New figures released reveal Childline delivered 5,103 counselling sessions about cyber-bullying in 2016/17 – a 12% increase from the previous year.

Since Childline, run by the NSPCC, specifically started recording cyber-bullying counselling sessions five years ago they have more than doubled. Name-calling, spreading rumours, death threats and blackmail posted publicly on social media profiles, blogs and online pictures were just some of the ways young people told counsellors they were being tormented.

Children as young as nine told Childline counsellors they were being targeted by online bullies, with girls and 12-15 year-olds receiving the most counselling sessions about this issue.

One boy told Childlike, “I’m being bullied on social media by people who call me fat and ugly. I can’t block them because then they’ll just bully me even more at school. I don’t want to talk to my teachers about it, I just feel like giving up. I’ve been self-harming to cope but I just want to stop feeling this way.”

Cyber-bullying is also contributing to young people’s mental health issues, such as low self-esteem, depression, self-harming and suicidal thoughts.

The 24/7 nature of social media and the feeling they are unable to escape the bullies, even at home, can leave young people struggling to cope.

Dame Esther Rantzen, Founder and President of Childlike, commented, “Young people these days rely upon their mobile phones and social media to keep in touch with their friends, but inevitably that makes it easier for bullies to pursue their victims relentlessly. Whether bullying occurs online or in person it can have a devastating impact on a young person, destroying their confidence and leaving them isolated and vulnerable.

“Every year as a nation we lose precious young lives because bullying has made children and teenagers feel that life is not worth living. Childline wants to remind young people that they are not alone. We are here for them day and night, offering confidential help and advice on effective ways to beat the bullies.”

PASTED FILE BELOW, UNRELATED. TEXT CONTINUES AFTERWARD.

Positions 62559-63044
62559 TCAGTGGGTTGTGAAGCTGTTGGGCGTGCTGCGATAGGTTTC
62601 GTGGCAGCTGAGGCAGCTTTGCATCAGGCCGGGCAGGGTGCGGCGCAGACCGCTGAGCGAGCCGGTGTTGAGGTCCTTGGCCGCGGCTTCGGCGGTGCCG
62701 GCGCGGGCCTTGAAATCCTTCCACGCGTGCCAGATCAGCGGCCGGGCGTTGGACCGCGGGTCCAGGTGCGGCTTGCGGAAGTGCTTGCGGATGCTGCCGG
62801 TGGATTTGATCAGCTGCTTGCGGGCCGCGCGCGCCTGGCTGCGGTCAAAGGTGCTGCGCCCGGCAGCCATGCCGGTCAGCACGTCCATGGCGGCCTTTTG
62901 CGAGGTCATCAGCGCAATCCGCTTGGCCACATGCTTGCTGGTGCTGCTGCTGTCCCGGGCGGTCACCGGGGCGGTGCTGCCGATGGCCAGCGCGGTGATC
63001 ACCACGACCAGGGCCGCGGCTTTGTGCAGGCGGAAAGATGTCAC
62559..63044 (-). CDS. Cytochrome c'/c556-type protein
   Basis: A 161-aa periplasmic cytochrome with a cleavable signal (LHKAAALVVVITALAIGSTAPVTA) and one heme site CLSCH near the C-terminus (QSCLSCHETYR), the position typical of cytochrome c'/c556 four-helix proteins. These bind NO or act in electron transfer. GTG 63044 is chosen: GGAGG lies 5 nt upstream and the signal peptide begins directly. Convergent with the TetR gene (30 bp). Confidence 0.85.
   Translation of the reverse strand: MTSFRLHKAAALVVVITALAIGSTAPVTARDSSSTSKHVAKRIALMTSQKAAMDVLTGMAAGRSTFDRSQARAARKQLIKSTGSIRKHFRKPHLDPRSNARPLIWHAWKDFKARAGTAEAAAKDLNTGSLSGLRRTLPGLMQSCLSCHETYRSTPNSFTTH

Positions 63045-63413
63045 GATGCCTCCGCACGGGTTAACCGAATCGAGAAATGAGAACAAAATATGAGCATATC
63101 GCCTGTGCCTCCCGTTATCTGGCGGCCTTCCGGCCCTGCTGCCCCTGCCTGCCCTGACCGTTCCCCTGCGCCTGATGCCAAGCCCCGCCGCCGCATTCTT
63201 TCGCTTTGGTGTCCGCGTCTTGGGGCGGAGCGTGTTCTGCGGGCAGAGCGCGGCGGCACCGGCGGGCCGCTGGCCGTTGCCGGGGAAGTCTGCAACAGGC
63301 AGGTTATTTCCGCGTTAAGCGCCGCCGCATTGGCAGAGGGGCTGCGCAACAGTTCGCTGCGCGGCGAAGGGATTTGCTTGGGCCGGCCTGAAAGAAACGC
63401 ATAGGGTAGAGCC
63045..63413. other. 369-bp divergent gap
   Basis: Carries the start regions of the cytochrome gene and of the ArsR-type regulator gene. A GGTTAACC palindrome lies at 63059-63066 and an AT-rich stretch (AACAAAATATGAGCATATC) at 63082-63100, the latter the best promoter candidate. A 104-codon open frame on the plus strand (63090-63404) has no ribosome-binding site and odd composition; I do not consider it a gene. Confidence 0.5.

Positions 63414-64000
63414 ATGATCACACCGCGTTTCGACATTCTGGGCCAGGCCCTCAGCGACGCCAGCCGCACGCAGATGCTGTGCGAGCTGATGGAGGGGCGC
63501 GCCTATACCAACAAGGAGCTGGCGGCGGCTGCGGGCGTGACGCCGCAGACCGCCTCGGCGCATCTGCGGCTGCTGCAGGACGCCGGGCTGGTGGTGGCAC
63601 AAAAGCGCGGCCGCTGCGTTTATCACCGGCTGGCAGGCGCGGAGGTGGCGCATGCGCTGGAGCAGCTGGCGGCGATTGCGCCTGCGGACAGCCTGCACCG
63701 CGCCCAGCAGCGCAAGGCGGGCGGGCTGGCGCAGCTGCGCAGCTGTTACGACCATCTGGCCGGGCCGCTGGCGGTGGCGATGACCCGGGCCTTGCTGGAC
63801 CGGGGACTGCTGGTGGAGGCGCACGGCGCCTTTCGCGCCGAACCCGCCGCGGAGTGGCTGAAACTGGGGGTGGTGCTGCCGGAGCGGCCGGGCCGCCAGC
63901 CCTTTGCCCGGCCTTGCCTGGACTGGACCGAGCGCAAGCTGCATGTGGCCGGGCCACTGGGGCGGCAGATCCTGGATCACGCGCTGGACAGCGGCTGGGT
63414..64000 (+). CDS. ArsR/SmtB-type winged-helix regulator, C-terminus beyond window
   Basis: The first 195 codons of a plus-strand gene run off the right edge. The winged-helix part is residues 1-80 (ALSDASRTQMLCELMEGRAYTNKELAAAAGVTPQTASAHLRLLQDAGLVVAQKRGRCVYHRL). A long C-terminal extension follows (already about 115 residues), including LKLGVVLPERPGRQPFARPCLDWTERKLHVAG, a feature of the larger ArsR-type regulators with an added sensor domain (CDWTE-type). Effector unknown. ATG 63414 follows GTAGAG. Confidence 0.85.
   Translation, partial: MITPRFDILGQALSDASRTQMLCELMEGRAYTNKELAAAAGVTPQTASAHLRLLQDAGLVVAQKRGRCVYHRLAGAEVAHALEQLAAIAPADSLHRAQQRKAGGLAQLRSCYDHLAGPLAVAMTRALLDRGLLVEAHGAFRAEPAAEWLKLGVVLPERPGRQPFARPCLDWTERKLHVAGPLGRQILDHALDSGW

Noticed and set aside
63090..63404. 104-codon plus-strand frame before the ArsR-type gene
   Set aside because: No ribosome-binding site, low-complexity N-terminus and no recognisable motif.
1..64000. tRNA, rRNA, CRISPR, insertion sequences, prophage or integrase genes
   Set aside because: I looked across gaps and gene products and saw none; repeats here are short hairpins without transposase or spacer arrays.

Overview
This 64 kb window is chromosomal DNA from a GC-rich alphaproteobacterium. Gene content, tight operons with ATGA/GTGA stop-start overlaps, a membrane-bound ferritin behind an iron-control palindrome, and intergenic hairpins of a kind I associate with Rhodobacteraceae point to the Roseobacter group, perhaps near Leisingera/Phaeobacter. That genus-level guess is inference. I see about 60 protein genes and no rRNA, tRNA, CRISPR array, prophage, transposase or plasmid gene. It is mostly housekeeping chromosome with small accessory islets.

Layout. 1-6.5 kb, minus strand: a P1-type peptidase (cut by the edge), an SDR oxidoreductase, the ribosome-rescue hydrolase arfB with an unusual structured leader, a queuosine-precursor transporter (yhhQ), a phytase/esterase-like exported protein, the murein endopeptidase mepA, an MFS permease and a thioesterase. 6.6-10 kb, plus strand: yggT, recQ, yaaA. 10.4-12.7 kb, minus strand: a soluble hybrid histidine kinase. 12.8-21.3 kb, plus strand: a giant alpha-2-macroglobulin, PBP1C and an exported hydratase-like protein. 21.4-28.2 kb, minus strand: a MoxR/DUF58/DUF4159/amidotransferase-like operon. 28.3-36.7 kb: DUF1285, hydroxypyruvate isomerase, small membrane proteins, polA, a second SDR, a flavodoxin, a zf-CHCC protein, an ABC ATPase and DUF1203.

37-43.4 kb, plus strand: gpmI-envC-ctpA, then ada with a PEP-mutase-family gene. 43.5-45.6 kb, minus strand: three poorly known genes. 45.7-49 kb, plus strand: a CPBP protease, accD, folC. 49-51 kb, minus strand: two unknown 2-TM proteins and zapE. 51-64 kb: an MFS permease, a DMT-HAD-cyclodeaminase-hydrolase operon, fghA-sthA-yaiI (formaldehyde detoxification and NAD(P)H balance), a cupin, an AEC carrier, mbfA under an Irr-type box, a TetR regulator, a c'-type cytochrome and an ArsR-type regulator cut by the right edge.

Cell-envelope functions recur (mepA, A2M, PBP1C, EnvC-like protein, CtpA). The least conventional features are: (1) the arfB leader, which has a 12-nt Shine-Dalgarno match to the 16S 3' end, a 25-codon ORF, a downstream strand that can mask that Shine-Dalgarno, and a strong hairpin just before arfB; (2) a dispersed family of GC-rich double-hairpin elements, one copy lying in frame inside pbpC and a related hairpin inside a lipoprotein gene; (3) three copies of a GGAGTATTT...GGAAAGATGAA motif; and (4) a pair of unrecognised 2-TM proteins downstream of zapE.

The NSPCC is calling on the Government to draw up a rulebook enshrined in law to require all social media sites to protect children from cyber-bullying and other online abuse.
These rules should require social media companies to introduce cyber-bullying alerts which flags bullying behaviour to moderators and sends notifications to young people being targeted.

In addition there needs to be strict privacy settings by default, clear and easy to understand reporting processes, and specially-trained child safety moderators.

The NSPCC have published advice for parents if they think their child is being bullied online:

· Make sure they know they can come to you for help
· Help them relax and take time out, away from electronic devices
· Teach them how to stay safe online and to block abusive or humiliating content
· Talk to your child’s school or club about what’s been happening
· Report online videos of bullying
· Explain to them that our differences are important and they make you who you are

Over the last year children have viewed the cyber-bullying pages on the Childline website more than 73,000 times, with some posting about their experiences of cyber-bullying as well as sharing support to their peers through message boards.

The NSPCC are also working with the Royal Foundation Taskforce on the Prevention of Cyberbullying, in order to develop new tools and solutions for children and young people to support their friends who are being bullied online.

Children and young people can contact Childline for free, confidential support and advice, 24 hours a day on 0800 1111 or at www.childline.org.uk

Parents can contact O2/NSPCC for free advice on keeping their children safe online on 0808 800 5002.

Photography by Tom Hull. The children pictured are models.